Area Forecast Discussion
Issued by NWS Springfield, MO

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FXUS63 KSGF 282316
AFDSGF

Area Forecast Discussion
National Weather Service Springfield MO
516 PM CST Tue Feb 28 2017

.SHORT TERM...(Late Afternoon through tonight)
Issued at 1254 PM CST Tue Feb 28 2017

The setup for severe thunderstorm potential remains complicated
through tonight. In the larger scale, a broad trough of low
pressure is emerging from the Rockies with the main trough axis
just clearing the Continental Divide. There are several weak
perturbations/waves ahead of this main trough axis which are
lined up from the southern Plains into the Missouri Ozarks.

At the surface, low pressure is deepening over the Oklahoma
Panhandle. A frontal boundary extends northeast from the low to a
secondary area of low pressure across eastern Iowa. South of this
front, strong warm air and moisture advection continues. Lower 60s
dew points have made it into southern Missouri. This low level air
mass will continue to improve as we get into this evening and
overnight.

The main initial question will be cap strength. We have seen a few
cells develop in areas that have seen partial clearing. This may
be on the northern extent of an elevated mixed layer (EML). We
will get a better feel for this EML with a special RAOB which has
just been released. Where this EML is present, steep mid-level
lapse rates are present.

As we go forward from late this afternoon into this evening,
isolated to widely scattered thunderstorm development will be
possible within the established warm sector. These storms would
tend to be supercells with very strong large scale shear in place.
Large hail (possibly larger than golf balls) will be the main
potential hazard. Additionally, low level wind shear will rapidly
increase starting early this evening. This will lead to increased
supercell tornado potential.

From late this evening into the overnight period, large scale lift
will begin to increase as that main trough axis approaches along
with a short wave trough ejecting from the southern Plains.
Thunderstorm coverage will then become highly dependent on whether
or not we see a slight increase in capping strength due to evening
cooling. Models tend to over-strengthen capping inversions within
the warm sector in setups like this. Thus, we very well may need
another special balloon release this evening.

Any cells that can get going in the warm sector from later this
evening into the overnight period will pose a risk for all modes
of severe storms...including tornadoes. We remain concerned with
areas of south-central Missouri where shear/CAPE profiles will be
supportive of stronger and potentially longer track tornadoes. The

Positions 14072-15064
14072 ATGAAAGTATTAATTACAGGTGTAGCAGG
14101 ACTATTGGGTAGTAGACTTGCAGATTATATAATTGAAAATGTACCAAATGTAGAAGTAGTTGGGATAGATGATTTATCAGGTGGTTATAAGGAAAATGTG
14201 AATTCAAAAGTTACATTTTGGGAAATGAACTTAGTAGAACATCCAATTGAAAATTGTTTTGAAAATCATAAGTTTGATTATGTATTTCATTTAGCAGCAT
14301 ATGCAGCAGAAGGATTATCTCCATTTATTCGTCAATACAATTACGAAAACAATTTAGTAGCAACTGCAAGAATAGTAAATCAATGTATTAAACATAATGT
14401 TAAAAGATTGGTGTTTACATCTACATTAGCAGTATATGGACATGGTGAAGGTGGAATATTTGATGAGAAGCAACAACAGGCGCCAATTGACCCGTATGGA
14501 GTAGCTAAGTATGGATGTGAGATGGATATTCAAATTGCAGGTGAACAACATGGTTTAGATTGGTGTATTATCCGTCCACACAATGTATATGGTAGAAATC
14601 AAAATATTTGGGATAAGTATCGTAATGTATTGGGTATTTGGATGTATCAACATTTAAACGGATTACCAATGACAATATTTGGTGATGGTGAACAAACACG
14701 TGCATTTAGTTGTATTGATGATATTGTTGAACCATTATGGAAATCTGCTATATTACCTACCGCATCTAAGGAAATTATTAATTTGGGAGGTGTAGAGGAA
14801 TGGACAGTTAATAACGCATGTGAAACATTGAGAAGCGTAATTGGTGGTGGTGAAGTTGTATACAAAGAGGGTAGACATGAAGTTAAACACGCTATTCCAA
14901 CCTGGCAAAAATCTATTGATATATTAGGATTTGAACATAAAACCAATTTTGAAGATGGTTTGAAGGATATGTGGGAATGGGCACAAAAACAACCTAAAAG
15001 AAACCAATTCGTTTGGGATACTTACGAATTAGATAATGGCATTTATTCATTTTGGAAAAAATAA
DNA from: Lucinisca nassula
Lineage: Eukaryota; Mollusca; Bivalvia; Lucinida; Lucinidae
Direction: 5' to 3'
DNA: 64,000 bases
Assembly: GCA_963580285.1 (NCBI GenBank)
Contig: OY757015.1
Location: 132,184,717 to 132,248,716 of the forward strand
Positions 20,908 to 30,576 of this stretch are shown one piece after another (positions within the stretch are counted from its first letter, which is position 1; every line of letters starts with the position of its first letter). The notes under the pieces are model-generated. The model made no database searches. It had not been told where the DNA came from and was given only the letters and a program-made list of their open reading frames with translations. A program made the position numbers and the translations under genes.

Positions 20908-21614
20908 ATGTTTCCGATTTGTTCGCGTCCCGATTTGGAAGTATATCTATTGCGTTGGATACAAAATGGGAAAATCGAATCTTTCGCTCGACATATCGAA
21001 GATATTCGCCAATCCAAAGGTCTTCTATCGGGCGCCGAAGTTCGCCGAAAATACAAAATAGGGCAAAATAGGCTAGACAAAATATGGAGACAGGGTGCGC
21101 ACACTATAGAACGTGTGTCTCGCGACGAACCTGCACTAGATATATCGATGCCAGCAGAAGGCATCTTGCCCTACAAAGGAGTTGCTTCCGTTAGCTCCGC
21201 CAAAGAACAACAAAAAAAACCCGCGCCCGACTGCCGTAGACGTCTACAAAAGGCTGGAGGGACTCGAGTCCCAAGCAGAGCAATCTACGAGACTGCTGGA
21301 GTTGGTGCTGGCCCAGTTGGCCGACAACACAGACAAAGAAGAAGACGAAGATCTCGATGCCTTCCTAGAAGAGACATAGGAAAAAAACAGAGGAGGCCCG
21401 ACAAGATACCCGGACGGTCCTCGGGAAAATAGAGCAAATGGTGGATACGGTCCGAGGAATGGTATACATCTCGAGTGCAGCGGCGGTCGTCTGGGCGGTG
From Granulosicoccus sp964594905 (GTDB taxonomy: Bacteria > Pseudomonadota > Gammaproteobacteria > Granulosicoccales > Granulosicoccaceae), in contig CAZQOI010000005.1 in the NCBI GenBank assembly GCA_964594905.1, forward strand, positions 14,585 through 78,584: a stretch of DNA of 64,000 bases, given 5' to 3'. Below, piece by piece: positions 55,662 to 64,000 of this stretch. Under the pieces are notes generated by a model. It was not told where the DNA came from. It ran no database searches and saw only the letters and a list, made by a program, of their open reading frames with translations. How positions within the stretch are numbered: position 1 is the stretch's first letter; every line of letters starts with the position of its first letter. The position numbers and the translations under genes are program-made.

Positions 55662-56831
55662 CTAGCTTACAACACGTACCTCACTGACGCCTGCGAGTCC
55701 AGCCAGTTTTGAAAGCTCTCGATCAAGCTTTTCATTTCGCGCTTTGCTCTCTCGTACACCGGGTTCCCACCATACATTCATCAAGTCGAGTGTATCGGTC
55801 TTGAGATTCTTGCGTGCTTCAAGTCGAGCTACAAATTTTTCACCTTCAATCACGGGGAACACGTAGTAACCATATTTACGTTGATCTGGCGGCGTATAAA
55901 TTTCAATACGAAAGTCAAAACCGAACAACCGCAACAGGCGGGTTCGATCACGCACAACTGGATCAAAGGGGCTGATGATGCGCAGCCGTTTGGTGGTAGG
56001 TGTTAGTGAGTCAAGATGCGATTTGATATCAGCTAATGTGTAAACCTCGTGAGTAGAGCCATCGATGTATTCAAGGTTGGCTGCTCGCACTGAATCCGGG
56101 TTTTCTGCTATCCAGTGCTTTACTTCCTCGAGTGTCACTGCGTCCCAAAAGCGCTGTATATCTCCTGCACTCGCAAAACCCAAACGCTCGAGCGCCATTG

potential for very large hail will also persist.

Between 9 and 11 PM, we then expect a squall line to develop and
push into southeastern Kansas and west-central Missouri along an
advancing cold front. Damaging straight line winds will be the
main potential hazard with this line as it moves southeast across
much of the Missouri Ozarks. There will also be a mesovortex
tornado threat with any bows along this line which surge to the
east and northeast.

.LONG TERM...(Wednesday through Tuesday)
Issued at 1254 PM CST Tue Feb 28 2017

Surface high pressure will be filtering into the region behind
the cold front Wednesday through Thursday morning. This will
keep temperatures Wednesday in 50s for highs and allow overnight
temperatures to fall into the upper 20s across the area, making
for more seasonable conditions for this time of year. Skies will
also clear allowing for some frost to develop for parts of the
region.

The upper level flow across the region Wednesday night after the
frontal passage through the end of the week will remain
northwesterly with additional surface highs moving over the
Ozarks Thursday and again Friday. This will keep clear skies
across the area with temperatures in the middle and upper 50s to
around 60 degrees during the afternoon and around 30 degrees in
the mornings.

A weak and quick moving upper ridge will slide over the region
for Saturday allowing temperatures to rise into the 60s as breezy
southerly winds return. These southerly winds will also bring Gulf
moisture back into the region.

Models are indicating a cold front that will move through the
region most likely on Monday, however, significant timing
differences are noted on all the models. Some have the front and
precipitation impacting the Ozarks as early as Sunday afternoon
or Sunday evening (Canadian) to as late as Monday evening (GFS).
Will keep an eye on this period and feature going forward and for
now will target Monday as the potential for another round of
showers and thunderstorms.

&&

.AVIATION...(For the 00Z TAFS through 00Z Wednesday evening)
Issued at 510 PM CST Tue Feb 28 2017

Severe thunderstorm(s) have pushed east-northeast and away from
the 3 terminal locations. Surface winds remain gusty and should
through the forecast period. Next main focus for organized
convection will be with the frontal boundary which we are timing
for around 06z-10z for the terminal locations. Winds will switch
to the northwest with the front. Convection will briefly drop
flight conditions to MVFR and potentially IFR, but should quickly
recover with the fast movement of the expected line of convection.
Winds will be quite gusty but out of the northwest on Wednesday.

&&

.CLIMATE...
Issued at 230 AM CST Tue Feb 28 2017

Here are today`s record high temperatures:

SGF...77/2006
JLN...78/2006
UNO...77/1955
VIH...75/2006

&&

.SGF WATCHES/WARNINGS/ADVISORIES...
MO...Wind Advisory until 6 PM CST this evening for MOZ055>058-066>071-
     077>081-088>091-093-094-101.

KS...Wind Advisory until 6 PM CST this evening for KSZ073-097-101.

&&

$$

SHORT TERM...Schaumann
LONG TERM...Hatch
AVIATION...Lindenberg
CLIMATE...Hatch


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